When it gets dry in August, it is the only water I know of around here and the loads of wildlife take their turns drinking. Right now, they can do that in secret, because the pond is completely surrounded by brush and little trees. Maybe it should just stay our secret.
I have had thoughts that range from clearing most of the small trees and brush from around it, to building a little summer screened house (more like a deck with a roof and screening) so we can sit/eat/sleep out here without a gazillion mosquitoes constantly fighting over drilling rights.
I also have had thoughts of cutting a path that winds around the pond and allows us a nice little walk through this woods. This means a "to the death" battle with poison ivy. I actually have a little patch of poison ivy on my foot right now!
This is prime morel territory. By spring, the leaves will be packed down and more deteriorated, and the morels will push their way through this clutter so we can see them! MMMMMMM, yum!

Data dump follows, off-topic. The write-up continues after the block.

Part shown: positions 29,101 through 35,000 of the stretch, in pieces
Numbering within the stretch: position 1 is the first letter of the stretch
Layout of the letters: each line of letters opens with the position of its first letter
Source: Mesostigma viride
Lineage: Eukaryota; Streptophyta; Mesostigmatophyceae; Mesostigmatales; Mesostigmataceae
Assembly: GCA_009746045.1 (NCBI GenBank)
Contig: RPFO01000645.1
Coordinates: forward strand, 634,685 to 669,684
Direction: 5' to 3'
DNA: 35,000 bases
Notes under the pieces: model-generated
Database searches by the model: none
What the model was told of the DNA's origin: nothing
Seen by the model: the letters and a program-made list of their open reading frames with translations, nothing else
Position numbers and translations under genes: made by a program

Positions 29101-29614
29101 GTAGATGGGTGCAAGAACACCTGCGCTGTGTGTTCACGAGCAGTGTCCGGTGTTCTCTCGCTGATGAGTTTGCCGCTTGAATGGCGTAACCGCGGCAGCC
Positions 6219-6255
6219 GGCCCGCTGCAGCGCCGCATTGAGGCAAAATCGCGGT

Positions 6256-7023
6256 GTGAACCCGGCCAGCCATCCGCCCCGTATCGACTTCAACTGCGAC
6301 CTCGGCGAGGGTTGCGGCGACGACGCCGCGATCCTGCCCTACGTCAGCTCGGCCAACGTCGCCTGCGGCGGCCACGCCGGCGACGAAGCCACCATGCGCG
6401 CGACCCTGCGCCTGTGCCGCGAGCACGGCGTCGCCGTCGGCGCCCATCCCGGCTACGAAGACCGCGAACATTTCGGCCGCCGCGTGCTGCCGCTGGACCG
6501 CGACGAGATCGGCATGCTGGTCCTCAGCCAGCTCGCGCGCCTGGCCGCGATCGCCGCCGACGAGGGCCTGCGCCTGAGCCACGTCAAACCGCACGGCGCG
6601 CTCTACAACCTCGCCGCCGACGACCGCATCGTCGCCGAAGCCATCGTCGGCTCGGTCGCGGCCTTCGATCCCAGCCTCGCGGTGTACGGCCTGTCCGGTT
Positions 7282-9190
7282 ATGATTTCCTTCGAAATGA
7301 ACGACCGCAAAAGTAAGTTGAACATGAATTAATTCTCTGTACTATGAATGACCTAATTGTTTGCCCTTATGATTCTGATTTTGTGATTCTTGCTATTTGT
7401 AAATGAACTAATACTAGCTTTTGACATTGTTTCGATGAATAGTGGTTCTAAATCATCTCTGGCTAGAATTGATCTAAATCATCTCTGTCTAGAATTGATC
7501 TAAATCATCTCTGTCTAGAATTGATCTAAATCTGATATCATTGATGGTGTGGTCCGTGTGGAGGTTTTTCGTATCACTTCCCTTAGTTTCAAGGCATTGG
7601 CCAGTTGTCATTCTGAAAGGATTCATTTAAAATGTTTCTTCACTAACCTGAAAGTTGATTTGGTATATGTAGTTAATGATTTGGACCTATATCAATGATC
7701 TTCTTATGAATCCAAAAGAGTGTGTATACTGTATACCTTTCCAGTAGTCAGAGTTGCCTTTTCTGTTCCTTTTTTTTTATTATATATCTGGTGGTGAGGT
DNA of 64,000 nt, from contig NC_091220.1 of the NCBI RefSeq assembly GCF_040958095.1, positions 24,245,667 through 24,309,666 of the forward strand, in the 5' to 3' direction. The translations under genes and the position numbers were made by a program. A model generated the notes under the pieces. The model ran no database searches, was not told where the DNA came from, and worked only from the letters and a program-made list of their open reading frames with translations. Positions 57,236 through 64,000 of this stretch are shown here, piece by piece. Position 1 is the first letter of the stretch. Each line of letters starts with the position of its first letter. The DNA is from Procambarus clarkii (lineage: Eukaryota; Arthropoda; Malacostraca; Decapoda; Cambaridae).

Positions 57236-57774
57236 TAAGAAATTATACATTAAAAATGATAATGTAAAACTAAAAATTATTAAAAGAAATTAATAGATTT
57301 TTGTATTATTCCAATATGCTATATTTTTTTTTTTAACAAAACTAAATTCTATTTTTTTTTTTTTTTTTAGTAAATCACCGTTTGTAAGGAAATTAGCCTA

If you look closely in the middle of this path, you can see a deer trail heading to the water. I basically followed their path to the pond and I mow this regularly.
Speaking of poison ivy, take a look at this thick vine growing up a large poplar. It is a poison ivy vine. It is over an inch across and you can tell by the hairy look that it is poison ivy. It goes up the tree about thirty feet and has its own branches sticking out. I'll probably take my saw and cut through this sometime this winter.
My dad tells a story about one of his employees, who was a botanist by training. Apparently, my dad and this botanist, let's call him Tim, were walking through a potential building site and my dad pointed at a vine and said, "Watch it, that's poison ivy!" Tim, said, "Nah," "poison ivy doesn't have berries. I think it is a winterberry." My dad, who knows just about everything, stood his ground and said, "I know poison ivy when I see it and that is poison ivy!" Tim said "bah" and picked a berry and popped it into his mouth and began chewing. He immediately spit it out and said "It isn't winterberry." About ten minutes later, Tim began complaining about his throat and after a few more minutes, my dad was rushing him to a hospital for treatment of a severe case of poison ivy that almost closed his entire throat down!